This includes paying your bills on time, keeping your credit utilization low, and avoiding opening too many new credit accounts.
Understanding and taking control of your credit score can increase your chances of getting approved for a mortgage with favourable terms and rates.
Canada Credit Reporting: How It Works
Equifax and TransUnion are the two credit-reporting agencies that compile and maintain credit reports on consumers in Canada.
The credit report is basically a summary of your credit history, including how much debt you owe, how many credit accounts you have, and your payment history.
These credit reporting agencies receive monthly information about your credit products from their partner organizations, such as banks, credit unions, retailers, and other lenders.
This information is then used to calculate your credit score, which ranges from 300 to 900.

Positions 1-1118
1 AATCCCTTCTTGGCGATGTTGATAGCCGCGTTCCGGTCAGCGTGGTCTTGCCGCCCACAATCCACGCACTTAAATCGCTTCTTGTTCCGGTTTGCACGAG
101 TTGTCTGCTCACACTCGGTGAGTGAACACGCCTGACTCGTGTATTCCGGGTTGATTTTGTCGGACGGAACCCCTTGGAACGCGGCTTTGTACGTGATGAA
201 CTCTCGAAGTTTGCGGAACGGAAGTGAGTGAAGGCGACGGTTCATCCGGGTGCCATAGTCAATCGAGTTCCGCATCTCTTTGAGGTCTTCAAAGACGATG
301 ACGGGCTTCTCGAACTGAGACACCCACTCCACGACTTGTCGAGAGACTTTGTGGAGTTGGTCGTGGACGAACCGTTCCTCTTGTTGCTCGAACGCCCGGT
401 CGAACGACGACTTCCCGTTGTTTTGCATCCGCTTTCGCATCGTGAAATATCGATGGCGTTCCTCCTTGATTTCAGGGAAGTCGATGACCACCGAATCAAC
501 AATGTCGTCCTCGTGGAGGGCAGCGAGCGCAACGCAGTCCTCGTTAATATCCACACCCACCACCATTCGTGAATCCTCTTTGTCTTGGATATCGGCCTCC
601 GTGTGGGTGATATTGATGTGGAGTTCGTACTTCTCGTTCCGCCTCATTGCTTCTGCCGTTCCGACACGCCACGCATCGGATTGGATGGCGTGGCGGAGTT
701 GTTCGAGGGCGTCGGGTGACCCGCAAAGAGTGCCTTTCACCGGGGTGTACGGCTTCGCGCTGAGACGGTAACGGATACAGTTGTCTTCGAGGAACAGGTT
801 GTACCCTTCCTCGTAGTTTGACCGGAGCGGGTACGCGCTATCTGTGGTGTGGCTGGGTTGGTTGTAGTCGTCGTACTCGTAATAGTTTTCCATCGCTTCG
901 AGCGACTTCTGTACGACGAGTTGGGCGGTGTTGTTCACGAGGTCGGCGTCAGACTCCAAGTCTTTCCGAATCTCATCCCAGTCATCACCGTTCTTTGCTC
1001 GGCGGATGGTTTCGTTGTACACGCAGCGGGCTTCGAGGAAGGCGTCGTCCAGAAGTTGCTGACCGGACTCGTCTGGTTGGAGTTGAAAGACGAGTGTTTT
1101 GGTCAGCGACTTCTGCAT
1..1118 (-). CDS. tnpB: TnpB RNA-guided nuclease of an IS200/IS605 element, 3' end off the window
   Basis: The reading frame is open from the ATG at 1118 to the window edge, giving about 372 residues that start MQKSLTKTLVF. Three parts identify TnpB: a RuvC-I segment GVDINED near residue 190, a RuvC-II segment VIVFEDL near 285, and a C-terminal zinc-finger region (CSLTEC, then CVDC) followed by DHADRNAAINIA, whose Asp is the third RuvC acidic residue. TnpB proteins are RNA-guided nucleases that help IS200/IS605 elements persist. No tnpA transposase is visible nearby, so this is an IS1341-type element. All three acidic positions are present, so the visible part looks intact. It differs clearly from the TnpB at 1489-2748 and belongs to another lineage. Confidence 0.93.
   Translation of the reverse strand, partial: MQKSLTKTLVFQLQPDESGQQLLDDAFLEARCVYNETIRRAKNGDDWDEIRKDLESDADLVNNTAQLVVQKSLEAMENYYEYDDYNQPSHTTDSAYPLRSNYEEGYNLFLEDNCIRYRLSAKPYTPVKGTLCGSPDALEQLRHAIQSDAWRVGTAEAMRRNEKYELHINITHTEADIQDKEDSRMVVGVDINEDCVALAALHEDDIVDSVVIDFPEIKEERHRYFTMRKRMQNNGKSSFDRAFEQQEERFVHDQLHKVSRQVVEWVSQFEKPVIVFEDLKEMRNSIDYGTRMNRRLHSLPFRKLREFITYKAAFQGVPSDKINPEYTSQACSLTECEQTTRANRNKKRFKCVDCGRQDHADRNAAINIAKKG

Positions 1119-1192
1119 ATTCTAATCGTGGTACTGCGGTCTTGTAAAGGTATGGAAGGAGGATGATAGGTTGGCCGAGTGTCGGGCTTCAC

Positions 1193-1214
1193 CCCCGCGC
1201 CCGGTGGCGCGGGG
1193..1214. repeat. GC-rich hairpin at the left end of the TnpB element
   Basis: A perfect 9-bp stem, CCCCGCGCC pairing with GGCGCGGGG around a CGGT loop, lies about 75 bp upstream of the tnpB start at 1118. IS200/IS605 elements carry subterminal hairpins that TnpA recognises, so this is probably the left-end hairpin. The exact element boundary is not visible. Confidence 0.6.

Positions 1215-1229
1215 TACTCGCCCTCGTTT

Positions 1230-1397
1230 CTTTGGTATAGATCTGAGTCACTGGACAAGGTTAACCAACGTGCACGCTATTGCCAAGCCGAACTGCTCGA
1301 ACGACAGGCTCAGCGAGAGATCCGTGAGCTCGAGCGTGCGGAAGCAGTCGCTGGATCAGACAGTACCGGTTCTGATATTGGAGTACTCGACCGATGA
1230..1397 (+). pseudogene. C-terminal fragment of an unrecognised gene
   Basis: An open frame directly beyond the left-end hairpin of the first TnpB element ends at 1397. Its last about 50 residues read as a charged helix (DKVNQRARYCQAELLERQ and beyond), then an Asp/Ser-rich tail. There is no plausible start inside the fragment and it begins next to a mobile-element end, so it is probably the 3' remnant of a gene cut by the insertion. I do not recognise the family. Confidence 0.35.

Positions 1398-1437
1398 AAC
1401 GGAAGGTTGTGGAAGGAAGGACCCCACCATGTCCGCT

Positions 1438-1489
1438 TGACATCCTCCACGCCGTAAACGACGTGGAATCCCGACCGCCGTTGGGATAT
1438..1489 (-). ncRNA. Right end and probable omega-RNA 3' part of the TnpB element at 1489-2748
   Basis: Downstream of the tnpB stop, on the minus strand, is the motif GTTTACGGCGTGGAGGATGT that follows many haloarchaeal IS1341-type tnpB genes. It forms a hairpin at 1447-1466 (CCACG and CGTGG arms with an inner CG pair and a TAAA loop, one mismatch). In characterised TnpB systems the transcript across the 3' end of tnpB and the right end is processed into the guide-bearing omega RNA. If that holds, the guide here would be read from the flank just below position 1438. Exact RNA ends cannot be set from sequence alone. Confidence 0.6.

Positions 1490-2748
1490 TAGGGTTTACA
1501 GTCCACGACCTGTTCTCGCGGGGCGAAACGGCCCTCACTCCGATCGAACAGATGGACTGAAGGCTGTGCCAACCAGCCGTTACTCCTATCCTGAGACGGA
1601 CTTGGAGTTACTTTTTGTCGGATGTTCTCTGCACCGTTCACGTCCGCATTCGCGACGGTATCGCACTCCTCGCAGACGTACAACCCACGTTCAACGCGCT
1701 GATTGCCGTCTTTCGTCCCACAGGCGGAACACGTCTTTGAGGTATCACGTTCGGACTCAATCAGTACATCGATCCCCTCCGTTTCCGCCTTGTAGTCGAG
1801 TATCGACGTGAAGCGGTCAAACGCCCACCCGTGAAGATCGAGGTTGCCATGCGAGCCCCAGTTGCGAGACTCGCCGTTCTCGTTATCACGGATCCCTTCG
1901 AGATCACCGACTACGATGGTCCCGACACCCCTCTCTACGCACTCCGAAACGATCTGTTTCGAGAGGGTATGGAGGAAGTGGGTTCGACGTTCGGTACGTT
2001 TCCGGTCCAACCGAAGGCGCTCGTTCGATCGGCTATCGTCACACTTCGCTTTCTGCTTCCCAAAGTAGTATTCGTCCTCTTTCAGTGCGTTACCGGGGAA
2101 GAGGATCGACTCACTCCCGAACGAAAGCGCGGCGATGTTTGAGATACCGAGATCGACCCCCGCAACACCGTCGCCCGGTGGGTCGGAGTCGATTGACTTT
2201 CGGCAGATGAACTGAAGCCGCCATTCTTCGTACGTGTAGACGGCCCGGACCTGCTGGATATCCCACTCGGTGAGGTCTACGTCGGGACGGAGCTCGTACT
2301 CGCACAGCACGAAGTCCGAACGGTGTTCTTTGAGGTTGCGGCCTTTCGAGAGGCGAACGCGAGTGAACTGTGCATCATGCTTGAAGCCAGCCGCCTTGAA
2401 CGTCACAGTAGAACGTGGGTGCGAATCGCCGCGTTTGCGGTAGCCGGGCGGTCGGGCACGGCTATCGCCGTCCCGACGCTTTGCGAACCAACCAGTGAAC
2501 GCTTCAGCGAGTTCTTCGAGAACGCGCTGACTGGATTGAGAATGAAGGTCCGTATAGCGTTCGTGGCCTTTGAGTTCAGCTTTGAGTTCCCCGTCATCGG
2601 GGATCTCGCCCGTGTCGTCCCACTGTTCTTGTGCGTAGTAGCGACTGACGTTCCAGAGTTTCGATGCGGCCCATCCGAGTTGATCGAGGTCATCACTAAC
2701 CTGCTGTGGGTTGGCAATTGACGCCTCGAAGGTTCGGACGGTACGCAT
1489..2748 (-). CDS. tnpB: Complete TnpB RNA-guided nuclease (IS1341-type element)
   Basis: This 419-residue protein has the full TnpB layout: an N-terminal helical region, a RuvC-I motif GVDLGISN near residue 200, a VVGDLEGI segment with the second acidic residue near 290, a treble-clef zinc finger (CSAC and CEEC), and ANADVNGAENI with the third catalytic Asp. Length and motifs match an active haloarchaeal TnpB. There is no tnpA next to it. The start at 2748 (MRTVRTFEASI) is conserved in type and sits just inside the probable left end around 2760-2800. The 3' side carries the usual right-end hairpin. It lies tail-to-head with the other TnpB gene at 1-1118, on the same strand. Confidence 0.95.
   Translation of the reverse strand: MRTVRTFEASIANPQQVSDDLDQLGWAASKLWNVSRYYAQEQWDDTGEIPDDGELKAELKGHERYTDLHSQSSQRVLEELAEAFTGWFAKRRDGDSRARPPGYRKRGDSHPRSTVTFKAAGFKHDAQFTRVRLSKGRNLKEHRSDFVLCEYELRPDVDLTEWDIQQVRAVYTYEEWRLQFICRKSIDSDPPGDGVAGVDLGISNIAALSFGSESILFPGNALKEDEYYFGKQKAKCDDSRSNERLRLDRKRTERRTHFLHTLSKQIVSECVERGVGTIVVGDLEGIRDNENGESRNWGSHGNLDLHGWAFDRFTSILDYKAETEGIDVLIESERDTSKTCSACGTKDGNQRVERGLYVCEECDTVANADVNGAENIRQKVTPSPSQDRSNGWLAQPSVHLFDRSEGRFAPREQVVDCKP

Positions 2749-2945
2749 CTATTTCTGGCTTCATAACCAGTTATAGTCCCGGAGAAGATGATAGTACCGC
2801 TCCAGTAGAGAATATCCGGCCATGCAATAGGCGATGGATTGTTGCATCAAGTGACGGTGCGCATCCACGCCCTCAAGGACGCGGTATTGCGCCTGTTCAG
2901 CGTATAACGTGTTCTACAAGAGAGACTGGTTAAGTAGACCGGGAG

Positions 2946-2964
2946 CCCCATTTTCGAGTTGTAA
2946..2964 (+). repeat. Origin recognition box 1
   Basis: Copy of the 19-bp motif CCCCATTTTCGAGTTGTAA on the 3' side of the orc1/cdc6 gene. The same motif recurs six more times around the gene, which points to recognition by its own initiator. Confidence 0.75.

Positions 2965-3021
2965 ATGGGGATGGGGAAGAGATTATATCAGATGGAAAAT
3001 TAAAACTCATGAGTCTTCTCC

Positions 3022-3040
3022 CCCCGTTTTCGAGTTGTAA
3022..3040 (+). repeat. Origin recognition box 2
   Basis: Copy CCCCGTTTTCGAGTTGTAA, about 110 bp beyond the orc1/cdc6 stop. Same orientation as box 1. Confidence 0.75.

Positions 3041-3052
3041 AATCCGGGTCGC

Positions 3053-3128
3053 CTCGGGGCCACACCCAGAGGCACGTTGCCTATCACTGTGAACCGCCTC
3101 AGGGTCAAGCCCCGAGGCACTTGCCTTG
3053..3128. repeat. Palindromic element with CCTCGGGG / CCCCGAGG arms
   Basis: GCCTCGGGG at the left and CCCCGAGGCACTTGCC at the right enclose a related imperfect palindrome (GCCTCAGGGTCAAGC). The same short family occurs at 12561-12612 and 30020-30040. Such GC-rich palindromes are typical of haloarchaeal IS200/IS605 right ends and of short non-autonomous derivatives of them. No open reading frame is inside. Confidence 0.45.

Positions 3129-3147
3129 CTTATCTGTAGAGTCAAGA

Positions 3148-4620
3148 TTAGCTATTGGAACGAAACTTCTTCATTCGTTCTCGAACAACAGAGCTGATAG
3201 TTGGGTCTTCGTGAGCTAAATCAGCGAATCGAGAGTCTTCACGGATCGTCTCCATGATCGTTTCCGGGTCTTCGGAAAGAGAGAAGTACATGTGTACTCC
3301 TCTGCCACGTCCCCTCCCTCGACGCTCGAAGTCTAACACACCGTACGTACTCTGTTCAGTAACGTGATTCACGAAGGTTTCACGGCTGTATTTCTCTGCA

The higher your credit score, the better your credit history and the more likely you will be approved for a mortgage or other types of credit.
Think of your credit report as a snapshot of how you have managed your debts, providing a comprehensive picture of your credit history and financial behaviour.
Why Your Credit Score May Vary Between Lenders and Reporting Agencies
Equifax and TransUnion use different systems to calculate credit scores, which is why your credit score can differ between the two reporting agencies.
Additionally, the same agency may provide different credit scores based on the purpose of the credit report. Different types of credit, such as mortgages or auto loans, may also use different scoring models.